Haptic sensations can be induced without requiring haptic devices through pseudo-haptic feedback by the influence of another sensory modality, such as vision. In this research, we present two novel approaches that combine pseudo-haptic feedback with visual and tactile vibrations in order to augment the overall haptic sensation. The first technique enhances pseudo-haptic textures with a stripe pattern that provides a vibrotactile stimulus. The second technique modulates the perceived material stiffness of a virtual object using vibratory models for visual and tactile feedback, introducing novel pseudo-haptic effect based on visual vibrations.
Virtual Chromatic Percussion
Musical video games that allow users to play expensive musical instruments in a virtual environment constitute one of the most popular genres in the field of video games. Recent developments in motion input technology have enabled users to play the instruments intuitively and immersively. However, output technology, in particular haptic feedback, is not as advanced as input technology. We present a system for playing virtual chromatic percussion, where the haptic feedback changes according to the instrument, as well as the acoustic feedback. In this research, we employed visual and tactile vibrations to enrich the haptic sensation of the content. We also present an application that provides a virtual environment for playing two chromatic percussion instruments, namely the xylophone and glockenspiel.
Today in general traffic field, visual signs and audio cues are used for pedestrian control. In this study, we present a new visual navigation method for pedestrians using “Vection Field”, where the optical flow is presented on the floor. The optical flow is presented by using lenticular lenses. The lenticular lens, that is the passive optical element, generates the visual stimulus based on the pedestrian’s movement without electrical power supply. We designed a basic visual stimulus and evaluated principle of our method for the directional navigation. The results revealed that the optical-flow composed of stripes and random-dot pattern both displace pedestrian’s pathway significantly.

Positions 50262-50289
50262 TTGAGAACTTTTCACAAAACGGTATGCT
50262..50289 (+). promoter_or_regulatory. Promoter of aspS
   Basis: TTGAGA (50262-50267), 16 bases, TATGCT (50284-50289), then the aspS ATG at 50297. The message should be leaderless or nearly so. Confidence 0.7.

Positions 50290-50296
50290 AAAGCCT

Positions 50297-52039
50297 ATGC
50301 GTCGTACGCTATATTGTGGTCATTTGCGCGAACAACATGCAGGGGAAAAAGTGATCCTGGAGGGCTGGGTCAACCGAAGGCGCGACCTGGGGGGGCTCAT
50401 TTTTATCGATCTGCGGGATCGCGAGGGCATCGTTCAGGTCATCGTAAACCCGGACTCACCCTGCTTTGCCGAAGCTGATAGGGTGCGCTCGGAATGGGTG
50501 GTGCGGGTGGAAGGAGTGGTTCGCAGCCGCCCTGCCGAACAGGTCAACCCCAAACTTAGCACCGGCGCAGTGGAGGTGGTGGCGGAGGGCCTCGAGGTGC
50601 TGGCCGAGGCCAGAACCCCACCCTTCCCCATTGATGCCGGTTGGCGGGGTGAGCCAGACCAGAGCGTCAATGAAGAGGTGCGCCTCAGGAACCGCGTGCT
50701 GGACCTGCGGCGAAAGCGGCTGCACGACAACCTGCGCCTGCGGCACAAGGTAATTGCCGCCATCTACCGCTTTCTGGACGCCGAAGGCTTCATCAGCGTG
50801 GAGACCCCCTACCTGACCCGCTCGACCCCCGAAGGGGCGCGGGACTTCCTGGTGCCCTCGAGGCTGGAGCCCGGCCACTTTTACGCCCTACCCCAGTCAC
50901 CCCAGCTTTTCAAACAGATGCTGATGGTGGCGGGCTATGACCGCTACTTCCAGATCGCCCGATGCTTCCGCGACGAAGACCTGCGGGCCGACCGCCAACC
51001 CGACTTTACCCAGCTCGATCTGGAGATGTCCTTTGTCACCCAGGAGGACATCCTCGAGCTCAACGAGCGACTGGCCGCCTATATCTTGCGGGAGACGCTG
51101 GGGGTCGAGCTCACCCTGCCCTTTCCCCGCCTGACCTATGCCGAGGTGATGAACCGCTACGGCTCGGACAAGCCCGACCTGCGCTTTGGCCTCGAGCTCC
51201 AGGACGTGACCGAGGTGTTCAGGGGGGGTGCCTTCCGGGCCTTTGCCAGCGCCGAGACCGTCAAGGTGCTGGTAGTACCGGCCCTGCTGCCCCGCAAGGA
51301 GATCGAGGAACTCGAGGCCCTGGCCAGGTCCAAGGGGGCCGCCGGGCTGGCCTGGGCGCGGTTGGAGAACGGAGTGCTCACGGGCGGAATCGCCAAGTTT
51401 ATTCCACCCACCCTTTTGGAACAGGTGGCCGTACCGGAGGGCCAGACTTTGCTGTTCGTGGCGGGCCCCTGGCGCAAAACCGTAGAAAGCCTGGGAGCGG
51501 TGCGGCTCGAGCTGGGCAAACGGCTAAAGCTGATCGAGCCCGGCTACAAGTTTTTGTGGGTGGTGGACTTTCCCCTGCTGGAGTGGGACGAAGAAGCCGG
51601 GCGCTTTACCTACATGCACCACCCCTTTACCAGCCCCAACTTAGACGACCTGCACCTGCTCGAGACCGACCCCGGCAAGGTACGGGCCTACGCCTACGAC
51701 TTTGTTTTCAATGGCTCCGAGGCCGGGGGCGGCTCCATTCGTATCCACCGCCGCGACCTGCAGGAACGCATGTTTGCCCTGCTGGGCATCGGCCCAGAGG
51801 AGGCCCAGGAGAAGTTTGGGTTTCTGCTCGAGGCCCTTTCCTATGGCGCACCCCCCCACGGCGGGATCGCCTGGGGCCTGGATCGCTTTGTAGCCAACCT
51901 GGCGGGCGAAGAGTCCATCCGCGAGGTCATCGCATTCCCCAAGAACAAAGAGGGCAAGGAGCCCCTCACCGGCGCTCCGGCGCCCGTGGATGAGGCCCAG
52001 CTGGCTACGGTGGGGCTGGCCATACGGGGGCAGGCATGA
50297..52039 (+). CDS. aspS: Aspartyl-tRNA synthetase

Soap bubble, whose transparent sphere has colored pattern caused by the interference effect of visible light, is beautiful and has enchanted people through the ages. However, it is difficult to appreciate it for a long time because it is fragile. We present a pseudo-soap bubble dubbed “Bubble Candle”, which lasts almost permanently by using rotating grating sheets instead of soapy water. It offers the interaction that allows a viewer to control the colored pattern and the shape of the bubble.
Haptic Illusion of Elasticity
Thus far, numerous precedents of haptic illusions perceived in static condition have been reported, such as the “Aristotle’s illusion”. We found a new illusion as if an elastic object bounced on a palm to the accompaniment of a forearm movement if we gave a steadily vibratory tactile stimulation to the palm while moving the forearm vertically. This is a combined illusion of skin sensation by steadily vibratory tactile stimulation to the palm and proprioceptive sensation by vertical forearm motion. In this study, we investigate the mechanism of this new haptic illusion focusing on the temporal change of tactile suppression during periodical forearm motion.